logoby Dan Snapp

It was the most insidiously impressive drive of the game.

Albeit outshone by the wonderfully executed play-action bomb to Randy Moss or the splendid Tom-Brady-to-Moss-to-Brady-to-Jabar-Gaffney flea-flicker, the Patriots drive to open the fourth quarter Sunday was where they most definitively exerted their dominance over the Steelers.

Driving 89 yards in 13 plays, all passes, and leading to a 28-yard Stephen Gostkowski field goal, it was an exercise in mastery. The Pats tipped their hand, going empty backfield on all but two plays, but the Steelers couldn’t stop them.

New England went no huddle the entire series, still running the play clock down each time. They completed nine straight passes (the first five to Wes Welker), with the receiver staying in bounds each time, and ran six minutes off the clock. In essence, it was their runless run-out-the-clock squad.

The signature play was the first. The ball at their own one, the Pats had Tom Brady alone in the shotgun. Welker made a quick break outside, Brady caught him in stride, and Welker left James Farrior in his dust for a 22-yard gain.

“How ’bout this?” an awestruck Phil Simms said at the snap. “You’re backed up at the one, and this says it all: ‘We are a passing team.'”

So that’s what it’s going to be. For better or for worse, this is what they are now: the Great American Pass Team.

We’re about to see if the Patriots can do what in any normal year couldn’t be done: win a Super Bowl with a one-dimensional offense.

We warned about the team getting too pass-happy back in August. There are harbingers of this danger every year: Peyton Manning’s record 2004 season gone cold in frigid Foxboro (and him finally winning once he tempered his statlust); John Elway going ringless before Terrel Davis came along ; Dan Marino never winning a title.

So what would make us think things will be different for this Patriots team?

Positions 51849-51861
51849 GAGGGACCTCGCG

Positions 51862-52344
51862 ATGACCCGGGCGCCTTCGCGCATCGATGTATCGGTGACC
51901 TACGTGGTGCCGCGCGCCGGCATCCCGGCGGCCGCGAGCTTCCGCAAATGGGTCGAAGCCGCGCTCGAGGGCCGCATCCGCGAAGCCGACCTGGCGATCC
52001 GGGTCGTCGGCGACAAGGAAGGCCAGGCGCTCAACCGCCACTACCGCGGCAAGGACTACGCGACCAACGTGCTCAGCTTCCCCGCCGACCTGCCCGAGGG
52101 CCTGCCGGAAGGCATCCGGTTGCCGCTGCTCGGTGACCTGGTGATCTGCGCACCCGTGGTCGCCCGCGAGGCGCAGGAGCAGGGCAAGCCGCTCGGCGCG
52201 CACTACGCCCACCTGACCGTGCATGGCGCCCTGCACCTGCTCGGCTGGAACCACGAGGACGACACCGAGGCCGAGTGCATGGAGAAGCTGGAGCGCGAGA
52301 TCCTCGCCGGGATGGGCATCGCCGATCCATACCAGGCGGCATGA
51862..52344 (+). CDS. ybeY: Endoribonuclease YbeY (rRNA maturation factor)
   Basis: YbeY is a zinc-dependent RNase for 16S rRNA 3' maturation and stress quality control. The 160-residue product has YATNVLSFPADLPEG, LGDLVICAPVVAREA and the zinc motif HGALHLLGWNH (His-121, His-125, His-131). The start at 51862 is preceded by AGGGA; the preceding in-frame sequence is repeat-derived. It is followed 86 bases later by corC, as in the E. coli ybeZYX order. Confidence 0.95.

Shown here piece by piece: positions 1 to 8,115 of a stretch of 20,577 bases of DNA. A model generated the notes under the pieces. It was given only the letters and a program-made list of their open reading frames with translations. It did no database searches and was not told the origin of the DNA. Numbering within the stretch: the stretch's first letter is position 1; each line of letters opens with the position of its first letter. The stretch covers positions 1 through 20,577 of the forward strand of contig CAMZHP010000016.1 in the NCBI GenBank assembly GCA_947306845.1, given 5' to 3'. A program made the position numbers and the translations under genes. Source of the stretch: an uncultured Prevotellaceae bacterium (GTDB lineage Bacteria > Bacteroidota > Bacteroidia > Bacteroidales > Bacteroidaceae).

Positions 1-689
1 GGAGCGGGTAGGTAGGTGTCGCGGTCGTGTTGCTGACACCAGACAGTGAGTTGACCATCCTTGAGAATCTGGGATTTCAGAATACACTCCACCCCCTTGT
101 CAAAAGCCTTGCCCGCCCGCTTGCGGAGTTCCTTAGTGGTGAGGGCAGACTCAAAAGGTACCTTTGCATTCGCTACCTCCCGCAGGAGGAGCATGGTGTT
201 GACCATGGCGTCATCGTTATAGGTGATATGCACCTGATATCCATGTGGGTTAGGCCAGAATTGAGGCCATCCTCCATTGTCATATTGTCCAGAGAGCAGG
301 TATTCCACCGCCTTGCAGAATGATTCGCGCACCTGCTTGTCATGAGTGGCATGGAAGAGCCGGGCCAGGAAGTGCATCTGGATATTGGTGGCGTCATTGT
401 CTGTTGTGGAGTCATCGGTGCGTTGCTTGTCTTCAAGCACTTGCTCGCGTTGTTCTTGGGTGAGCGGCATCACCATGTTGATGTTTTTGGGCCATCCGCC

Obviously, nobody’s ever been this good at it. Soon, the Pats will hold the single season scoring record, Tom Brady will best Manning’s passing TD accomplishment, and Randy Moss most likely will surpass Jerry Rice’s season receiving TD mark. Those records might not even survive this week’s Jets game, maybe leaving Eric Mangini’s job on the endangered list as well.

One can hope.

But doing all this, plus maybe going undefeated, plus then maybe winning another Super Bowl, all while running a heavily lopsided offense – it’s just the Patriots thwarting convention yet again.

On first glance at the stats, the Pats look relatively balanced. For the season, they’ve run 43% of the time – pretty decent considering what a pass-happy offense we expected them to be. They’ve also got a respectable 4.0 yards per carry, for a middle-of-the-pack 1,478 total yards rushing.

But the team’s running success the first part of the season skew the results. Through the first five games, the Pats mixed the run and the pass about 50-50, running for 775 yards, an average of 155 a game. The next eight games, they ran the ball only about 37% of the time, running for 703 yards, an average of 87 yards a game.

Dallas seemed to be the turning point. So did the team’s change of MO hinge on Sammy Morris’s injury early in the third quarter of that game?

As the weather’s turned colder, the Patriots have aired it out more. Perhaps it’s just a by-product of situational football, with the recent come-from-behind wins against Philly and Baltimore dictating a pass-first mentality. But why then just the nine carries against the Steelers, a game in which the Pats took control in the third quarter?

When Laurence Maroney talks to the press, it’s usually a bad thing. He doesn’t dance, he says, and we don’t see what he sees. If we’re to believe Laurence, the only things holding him back are the coach’s reins. The team’s choice of plays seems to hint otherwise.

The next two weeks should shed some light on Maroney’s future with the team. The Jets and Dolphins are 30th and 32nd against the run, respectively, a disadvantage the Patriots would love to exploit. If the Pats are still showing empty backfield late into those games, Maroney’s New England days may be numbered.

Then again, they’re only doing what they do best.